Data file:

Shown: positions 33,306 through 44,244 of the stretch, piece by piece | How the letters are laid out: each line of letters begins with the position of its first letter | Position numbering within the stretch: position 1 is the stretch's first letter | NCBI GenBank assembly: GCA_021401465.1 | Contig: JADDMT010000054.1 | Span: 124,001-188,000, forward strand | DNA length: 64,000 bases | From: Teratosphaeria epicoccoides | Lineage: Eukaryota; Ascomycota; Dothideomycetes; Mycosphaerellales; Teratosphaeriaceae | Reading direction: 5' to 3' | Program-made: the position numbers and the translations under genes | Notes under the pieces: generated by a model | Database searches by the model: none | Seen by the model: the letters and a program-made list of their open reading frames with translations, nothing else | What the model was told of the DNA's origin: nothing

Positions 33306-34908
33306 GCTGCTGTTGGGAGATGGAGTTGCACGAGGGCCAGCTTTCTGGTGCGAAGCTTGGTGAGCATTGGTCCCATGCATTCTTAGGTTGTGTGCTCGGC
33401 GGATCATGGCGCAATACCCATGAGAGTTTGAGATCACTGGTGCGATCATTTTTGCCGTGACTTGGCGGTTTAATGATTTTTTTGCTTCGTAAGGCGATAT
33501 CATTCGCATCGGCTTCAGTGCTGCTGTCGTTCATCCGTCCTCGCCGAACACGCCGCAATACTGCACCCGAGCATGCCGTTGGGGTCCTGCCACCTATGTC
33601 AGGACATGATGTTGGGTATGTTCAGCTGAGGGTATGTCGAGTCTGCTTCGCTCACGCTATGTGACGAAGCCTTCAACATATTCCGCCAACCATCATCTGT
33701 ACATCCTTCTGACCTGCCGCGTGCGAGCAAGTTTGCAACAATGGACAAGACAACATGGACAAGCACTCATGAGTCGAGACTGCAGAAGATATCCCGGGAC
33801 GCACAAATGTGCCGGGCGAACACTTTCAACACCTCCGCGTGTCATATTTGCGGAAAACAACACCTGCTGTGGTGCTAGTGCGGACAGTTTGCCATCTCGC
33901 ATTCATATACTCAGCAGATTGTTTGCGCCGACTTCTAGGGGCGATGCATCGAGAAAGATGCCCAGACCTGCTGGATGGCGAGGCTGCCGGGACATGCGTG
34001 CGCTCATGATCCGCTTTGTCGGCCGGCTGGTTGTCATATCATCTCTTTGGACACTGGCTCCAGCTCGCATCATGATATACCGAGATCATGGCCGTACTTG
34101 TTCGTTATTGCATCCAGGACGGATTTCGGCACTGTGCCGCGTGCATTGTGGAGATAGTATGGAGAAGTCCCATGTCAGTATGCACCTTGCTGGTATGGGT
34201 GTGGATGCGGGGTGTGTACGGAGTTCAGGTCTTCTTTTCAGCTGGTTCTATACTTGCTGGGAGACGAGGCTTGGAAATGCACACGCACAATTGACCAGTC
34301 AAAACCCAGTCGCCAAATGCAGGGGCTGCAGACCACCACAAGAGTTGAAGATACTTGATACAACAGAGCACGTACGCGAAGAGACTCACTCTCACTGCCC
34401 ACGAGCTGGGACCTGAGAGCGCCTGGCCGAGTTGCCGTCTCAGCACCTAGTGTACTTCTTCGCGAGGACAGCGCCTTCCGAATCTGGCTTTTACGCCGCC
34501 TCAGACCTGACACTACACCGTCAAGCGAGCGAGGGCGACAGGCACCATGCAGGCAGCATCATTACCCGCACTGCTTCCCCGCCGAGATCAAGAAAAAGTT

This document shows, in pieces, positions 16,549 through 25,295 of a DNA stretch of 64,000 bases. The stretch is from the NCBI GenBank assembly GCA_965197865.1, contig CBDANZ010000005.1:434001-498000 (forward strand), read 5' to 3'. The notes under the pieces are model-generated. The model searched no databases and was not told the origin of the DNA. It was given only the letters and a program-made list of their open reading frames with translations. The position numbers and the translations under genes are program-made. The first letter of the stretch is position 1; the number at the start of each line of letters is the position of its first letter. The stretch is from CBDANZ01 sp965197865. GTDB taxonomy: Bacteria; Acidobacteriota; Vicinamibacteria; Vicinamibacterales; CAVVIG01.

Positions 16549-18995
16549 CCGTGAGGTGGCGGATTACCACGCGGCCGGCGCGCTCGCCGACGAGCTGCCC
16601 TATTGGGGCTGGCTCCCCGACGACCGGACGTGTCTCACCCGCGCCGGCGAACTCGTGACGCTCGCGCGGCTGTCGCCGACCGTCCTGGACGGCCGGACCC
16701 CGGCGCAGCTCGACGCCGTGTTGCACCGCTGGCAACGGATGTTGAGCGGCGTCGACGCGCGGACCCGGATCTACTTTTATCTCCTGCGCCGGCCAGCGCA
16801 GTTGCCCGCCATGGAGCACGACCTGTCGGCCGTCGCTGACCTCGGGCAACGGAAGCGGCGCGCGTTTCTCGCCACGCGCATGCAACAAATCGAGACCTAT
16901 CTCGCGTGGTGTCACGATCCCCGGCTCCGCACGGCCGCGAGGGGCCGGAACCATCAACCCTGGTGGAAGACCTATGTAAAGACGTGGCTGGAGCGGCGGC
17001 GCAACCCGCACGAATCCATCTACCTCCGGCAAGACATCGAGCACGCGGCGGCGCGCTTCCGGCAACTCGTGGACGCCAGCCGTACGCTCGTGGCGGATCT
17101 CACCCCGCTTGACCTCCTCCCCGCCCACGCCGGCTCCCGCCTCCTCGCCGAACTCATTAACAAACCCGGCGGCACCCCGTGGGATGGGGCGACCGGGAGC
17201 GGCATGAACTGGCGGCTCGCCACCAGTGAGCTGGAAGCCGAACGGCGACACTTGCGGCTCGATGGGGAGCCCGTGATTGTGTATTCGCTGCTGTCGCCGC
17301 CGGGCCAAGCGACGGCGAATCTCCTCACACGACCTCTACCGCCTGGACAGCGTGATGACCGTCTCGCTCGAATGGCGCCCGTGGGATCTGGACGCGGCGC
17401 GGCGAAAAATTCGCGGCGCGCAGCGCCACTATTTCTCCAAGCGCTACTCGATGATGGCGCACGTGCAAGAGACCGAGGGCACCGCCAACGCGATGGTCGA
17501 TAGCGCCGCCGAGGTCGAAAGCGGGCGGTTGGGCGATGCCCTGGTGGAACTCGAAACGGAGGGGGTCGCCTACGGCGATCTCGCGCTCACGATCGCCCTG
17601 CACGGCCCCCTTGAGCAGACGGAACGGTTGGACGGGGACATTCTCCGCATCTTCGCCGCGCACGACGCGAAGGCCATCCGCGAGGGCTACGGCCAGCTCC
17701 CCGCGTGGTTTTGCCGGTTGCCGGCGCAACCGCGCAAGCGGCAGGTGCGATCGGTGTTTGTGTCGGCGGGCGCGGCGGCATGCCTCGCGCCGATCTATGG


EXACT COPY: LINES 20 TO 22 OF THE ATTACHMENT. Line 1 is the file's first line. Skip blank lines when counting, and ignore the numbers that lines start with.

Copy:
16701 CGGCGCAGCTCGACGCCGTGTTGCACCGCTGGCAACGGATGTTGAGCGGCGTCGACGCGCGGACCCGGATCTACTTTTATCTCCTGCGCCGGCCAGCGCA
16801 GTTGCCCGCCATGGAGCACGACCTGTCGGCCGTCGCTGACCTCGGGCAACGGAAGCGGCGCGCGTTTCTCGCCACGCGCATGCAACAAATCGAGACCTAT
16901 CTCGCGTGGTGTCACGATCCCCGGCTCCGCACGGCCGCGAGGGGCCGGAACCATCAACCCTGGTGGAAGACCTATGTAAAGACGTGGCTGGAGCGGCGGC